Jim Hemphill is the writer and director of the award-winning film The Trouble With the Truth, which is currently streaming on Amazon Prime and other platforms. He has written about movies and television for Filmmaker magazine, American Cinematographer and Film Comment, and is the author of The Art and Craft of TV Directing: Conversations with Episodic Television Directors. He also serves as a film historian at the Academy of Motion Picture Arts and Sciences and has contributed audio commentaries to DVDs and Blu-rays for Indicator, Shout Factory, the BFI, and other home video labels. His website is www.jimhemphillfilms.com.
Is it possible for a director to be too good at what he does? Or at least, too good for his own good? The question occurred to me after watching Drive Hard, the latest film by Australian auteur Brian Trenchard-Smith, a man who, in his own words, has committed “42 crimes against cinema.” In my own words, he’s directed at least four masterpieces (Turkey Shoot, Stunt Rock, The Siege of Firebase Gloria, Dead End Drive-In), three for-hire sequel assignments that he managed to turn into vehicles of witty personal expression (Night of the Demons 2, Leprechaun 3, Leprechaun 4: In Space), and two of the best kids’ movies of the 1980s (BMX Bandits and The Quest) — and he has never, I repeat never, directed a boring or indifferent film. His output includes disreputable exploitation movies and tender romantic comedies, documentaries and low-budget disaster movies, and episodic TV episodes ranging from Flipper and Mission: Impossible reboots to ’90s guilty pleasure Silk Stalkings. He has about three times the range of any major studio director currently working, and about one-third the respect.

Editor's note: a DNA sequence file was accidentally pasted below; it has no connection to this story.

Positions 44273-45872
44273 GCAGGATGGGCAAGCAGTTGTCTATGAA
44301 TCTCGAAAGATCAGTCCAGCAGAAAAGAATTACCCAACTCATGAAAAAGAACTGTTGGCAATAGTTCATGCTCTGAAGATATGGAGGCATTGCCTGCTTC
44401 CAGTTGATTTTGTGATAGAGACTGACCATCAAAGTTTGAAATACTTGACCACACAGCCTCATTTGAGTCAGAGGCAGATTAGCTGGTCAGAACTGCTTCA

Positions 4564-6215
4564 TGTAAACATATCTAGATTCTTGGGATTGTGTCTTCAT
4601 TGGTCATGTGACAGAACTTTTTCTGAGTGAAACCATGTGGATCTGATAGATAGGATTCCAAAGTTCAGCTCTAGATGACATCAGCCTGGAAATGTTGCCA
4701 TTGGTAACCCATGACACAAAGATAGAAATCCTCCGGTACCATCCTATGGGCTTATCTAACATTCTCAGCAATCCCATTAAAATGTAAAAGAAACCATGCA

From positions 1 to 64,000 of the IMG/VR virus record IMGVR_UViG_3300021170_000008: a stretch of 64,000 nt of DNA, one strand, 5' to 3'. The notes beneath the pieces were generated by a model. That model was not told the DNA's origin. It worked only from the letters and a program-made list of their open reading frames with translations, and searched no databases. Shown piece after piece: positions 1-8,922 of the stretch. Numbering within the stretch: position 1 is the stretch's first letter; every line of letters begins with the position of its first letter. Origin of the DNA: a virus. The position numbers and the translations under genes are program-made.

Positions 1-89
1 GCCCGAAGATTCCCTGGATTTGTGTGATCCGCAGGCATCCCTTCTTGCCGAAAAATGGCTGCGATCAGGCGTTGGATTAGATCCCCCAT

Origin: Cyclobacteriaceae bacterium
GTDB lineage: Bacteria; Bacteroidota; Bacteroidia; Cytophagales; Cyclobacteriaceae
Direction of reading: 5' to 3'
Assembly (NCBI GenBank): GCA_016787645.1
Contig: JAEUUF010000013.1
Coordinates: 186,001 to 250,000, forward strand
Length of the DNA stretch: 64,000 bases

That, I think, is because Trenchard-Smith is so broad in his interests and talents — he does so many things so well that it’s hard to pin him down, and thus his greatest strength as an artist is also his greatest liability when it comes to recognition for what he does. Not that he cares much; my impression of Trenchard-Smith is that he’s not in it for the glory or the money, but for the sheer damn fun of it all. For while it might seem as though the only thing Brian Trenchard-Smith’s films have in common is the fact that they have nothing in common, this isn’t entirely true. What they have in common, from the early Australian action films to the Hallmark Channel love stories and supernatural thrillers, is a sense of overwhelming enthusiasm. Every Brian Trenchard-Smith movie feels like it was made by a guy who loves making movies, and that love is infectious; I’ve never watched a Trenchard-Smith film and ended up in a worse mood than I was in when I began it. His films are uplifting in the best, truest sense — even when he’s dealing with tragic material, as in Firebase Gloria, the work is elevating and inspiring rather than depressing.
Trenchard-Smith’s pure passion for filmmaking has probably led to the other reason why he isn’t ranked among the top directors in the profession, even though he’s every bit as good as most of them. He’s acknowledged many times that he “never met a green light I didn’t like,” which means that in many cases Trenchard-Smith has taken on projects with problematic scripts and drastically limited resources, giving his oeuvre the kind of uneven quality that makes it easy for less imaginative viewers to dismiss. Yet his best work has attracted a devoted following that includes Quentin Tarantino (who once introduced a screening of Kill Bill by saying, “If you don’t like Brian Trenchard-Smith, get the fuck out of here!”), and he’s so good at what he does that even under the worst circumstances — as in the case of the ridiculous and woefully under-budgeted Tyrannosaurus Azteca — he manages to make the most of his limitations and embrace them rather than hide or flee from them.